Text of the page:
AT TRAILERS FROM HELL
Hello and welcome to the unofficial Brian De Palma website.
Here is the latest news:
a la Mod:
Alain Corneau's Love Crime is teasingly taut and seductively compelling in all the right places. The main tease comes in the form of a mystery wherein the viewer knows that the protagonist is up to something, and the film challenges us, dares us, to try to figure out what the details might be prior to the climactic comeuppance. While watching this film study of "the perfect crime," I wasn't reminded so much of Hitchcock's Dial M For Murder as I was of Kieślowski's Three Colors: White. In both films, the main character begins doing things that at first don't seem like much more than personal ways of coping with recent humiliation and lost love. Only as they keep going on does the viewer begin to realize that every detail of their behavior has been carefully, almost silently planned. This is perhaps a bit less so in Corneau's film, which, as I suggested above, delights in teasing the audience.
There are other teases, as well: a lesbian subtext at one point begins to bubble over before being interrupted at just the right moment, a harbinger of chaos for everybody involved, from the seducer, to the subordinate, and, finally, to the interrupter. Kristin Scott Thomas and Ludivine Sagnier are brilliant in their roles-- so good, it's a shame they most likely will not reprise their roles in De Palma's remake. Speaking of that remake, as the film began by taking us right into a work session between the two women at the boss' home, and with the lesbian subtext teasing from the start, I couldn't help but think of how De Palma might begin his remake with the sort of subconscious message from the id he is known for.
In other areas of the film, I could definitely see where De Palma could push the envelope visually, especially with the flashbacks, which Corneau displays in perfunctory black-and-white. Corneau's film has a nice visual motif throughout of Sagnier at her desk-- every time we see her at her desk she is nothing less than compelling, whether she is busy with work, waiting for a lover that never comes, or gazing straight ahead, frozen with alternating fear/regret/vengeance. The sparse soundtrack touches the right notes of unsettled business, leaving the viewer to wonder where the story will go from where it nevertheless ends.
The bunny seems a deliberate homage by Spielberg to De Palma's Home Movies, and, perhaps, to Raising Cain as well. Spielberg previously nodded to Home Movies about a decade ago with a key shot in The Terminal. In an interview with Vulture's Patti Greco last month, United States Of Tara creator Diablo Cody said that Spielberg is "always incredibly involved in everything he does. He does not just put his name on something. His soul and his input were with Tara throughout the entire journey, and I can’t believe I had the privilege of working with him." With his hands-on approach, Spielberg appears to have inserted a sly homage to De Palma's cinema. Unfortunately, United States Of Tara was canceled by Showtime last month, and is now playing out its final season.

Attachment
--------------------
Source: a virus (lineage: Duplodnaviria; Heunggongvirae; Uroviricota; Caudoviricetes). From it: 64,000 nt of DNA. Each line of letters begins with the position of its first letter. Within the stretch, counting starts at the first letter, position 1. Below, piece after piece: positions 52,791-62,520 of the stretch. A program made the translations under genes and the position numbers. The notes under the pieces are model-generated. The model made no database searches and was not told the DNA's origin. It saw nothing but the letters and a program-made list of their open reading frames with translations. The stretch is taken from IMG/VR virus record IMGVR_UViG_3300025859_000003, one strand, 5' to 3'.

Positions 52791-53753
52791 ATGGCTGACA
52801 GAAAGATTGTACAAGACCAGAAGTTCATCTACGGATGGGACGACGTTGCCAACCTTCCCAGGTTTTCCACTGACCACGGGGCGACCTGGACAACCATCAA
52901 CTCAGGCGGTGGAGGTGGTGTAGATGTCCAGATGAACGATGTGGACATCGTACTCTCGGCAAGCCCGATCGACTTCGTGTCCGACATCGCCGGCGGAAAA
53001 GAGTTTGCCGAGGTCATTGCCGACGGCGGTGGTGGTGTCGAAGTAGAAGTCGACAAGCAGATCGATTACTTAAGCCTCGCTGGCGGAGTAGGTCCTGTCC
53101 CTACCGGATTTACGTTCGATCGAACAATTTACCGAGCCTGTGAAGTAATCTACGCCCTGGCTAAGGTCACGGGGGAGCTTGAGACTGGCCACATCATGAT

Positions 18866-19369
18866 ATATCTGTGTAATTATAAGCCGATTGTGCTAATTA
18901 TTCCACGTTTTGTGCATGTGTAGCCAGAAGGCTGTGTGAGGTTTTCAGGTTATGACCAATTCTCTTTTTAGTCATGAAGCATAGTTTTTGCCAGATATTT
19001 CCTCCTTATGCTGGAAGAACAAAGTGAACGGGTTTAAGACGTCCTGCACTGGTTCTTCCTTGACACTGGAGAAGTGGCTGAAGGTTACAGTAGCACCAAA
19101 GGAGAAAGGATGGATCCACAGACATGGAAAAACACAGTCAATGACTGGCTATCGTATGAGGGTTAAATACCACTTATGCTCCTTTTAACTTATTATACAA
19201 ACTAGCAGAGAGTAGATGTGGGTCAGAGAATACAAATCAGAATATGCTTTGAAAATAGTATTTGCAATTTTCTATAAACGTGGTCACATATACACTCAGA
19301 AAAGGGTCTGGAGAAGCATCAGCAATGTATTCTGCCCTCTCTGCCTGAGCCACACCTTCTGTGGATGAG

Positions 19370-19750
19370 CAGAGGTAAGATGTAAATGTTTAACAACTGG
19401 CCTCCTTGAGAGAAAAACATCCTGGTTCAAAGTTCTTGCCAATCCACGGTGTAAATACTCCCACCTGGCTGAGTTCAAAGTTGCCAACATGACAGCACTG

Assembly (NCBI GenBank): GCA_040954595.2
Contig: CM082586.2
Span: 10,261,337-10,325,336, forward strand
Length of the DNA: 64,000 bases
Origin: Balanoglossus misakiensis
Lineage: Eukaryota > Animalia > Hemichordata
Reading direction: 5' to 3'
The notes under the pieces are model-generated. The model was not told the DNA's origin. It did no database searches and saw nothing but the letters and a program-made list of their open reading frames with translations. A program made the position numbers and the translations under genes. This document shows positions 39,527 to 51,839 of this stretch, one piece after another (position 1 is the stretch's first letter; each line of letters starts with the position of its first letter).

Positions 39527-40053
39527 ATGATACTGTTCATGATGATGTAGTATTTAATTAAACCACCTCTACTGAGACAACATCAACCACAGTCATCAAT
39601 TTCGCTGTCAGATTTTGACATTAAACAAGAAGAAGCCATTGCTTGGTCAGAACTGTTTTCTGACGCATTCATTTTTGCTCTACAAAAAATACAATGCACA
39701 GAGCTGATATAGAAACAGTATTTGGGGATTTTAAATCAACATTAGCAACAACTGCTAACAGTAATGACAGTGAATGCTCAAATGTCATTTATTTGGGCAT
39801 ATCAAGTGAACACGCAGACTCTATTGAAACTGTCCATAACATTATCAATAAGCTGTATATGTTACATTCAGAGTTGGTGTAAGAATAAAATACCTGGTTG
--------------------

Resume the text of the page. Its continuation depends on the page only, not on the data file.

WWII, SPIES, LESBIANS, A POSSIBLE TRANSVESTITE... AND MYSTIQUE?
Meanwhile, Spout's Christopher Campbell, inspired by the release of the new X-Men film, has produced a list of "10 Mutants Who Need an X-Men Origins Movie." Campbell mentions that a previously mentioned Mystique movie, preferably directed by Brian De Palma, is still their first choice. Of that potential movie, Campbell wrote:
X-Men Origins: Mystique” would be very cool, because Raven Darkholme is such a fascinating villain. Her solo film should be set during WWII in her days as a spy and feature her lesbian partner, Destiny (or hetero partner if you subscribe to the theory that Mystique was born a man and has been disguising herself primarily as a woman “as the ultimate in transvestism”). Brian De Palma should probably direct this spin off, since it’ll kind of be like a cross between “Mission: Impossible” and “Femme Fatale.”
Of course, Rebecca Romijn, who played Mystique in the original X-Men films, was De Palma's Femme Fatale. While a younger actress would undoubtedly have to be cast in such a prequel, it would be exciting to see De Palma mixing it up with these elements within the WWII genre. The only problem with that is, the new films have altered the timeline to where Raven would be a toddler during WWII. Even so, perhaps Vaughn and Bryan Singer should give De Palma a call...
In the print version of his review, Gleiberman includes a section in which he tours through proms as depicted in various films, including Napoleon Dynamite, Romy and Michele's High School Reunion, Pretty In Pink, Saved!, and Footloose, while devoting a separate paragraph to Brian De Palma's Carrie:
There's no doubt that the ultimate prom movie is Carrie (1976), a suburban Cinderella daydream-turned-blood-drenched nightmare. As the pale senior-class mouse who gets duped into becoming prom queen (all so she can get a bucket of blood dumped on her during the crowning), Sissy Spacek makes Carrie the cringing wallflower in all of us: one who both covets and fears acceptance. Then she becomes an avenging angel, and the film's slow-motion majesty turns it into the most lyrically emotional of all modern thrillers, a vision of high school as hell.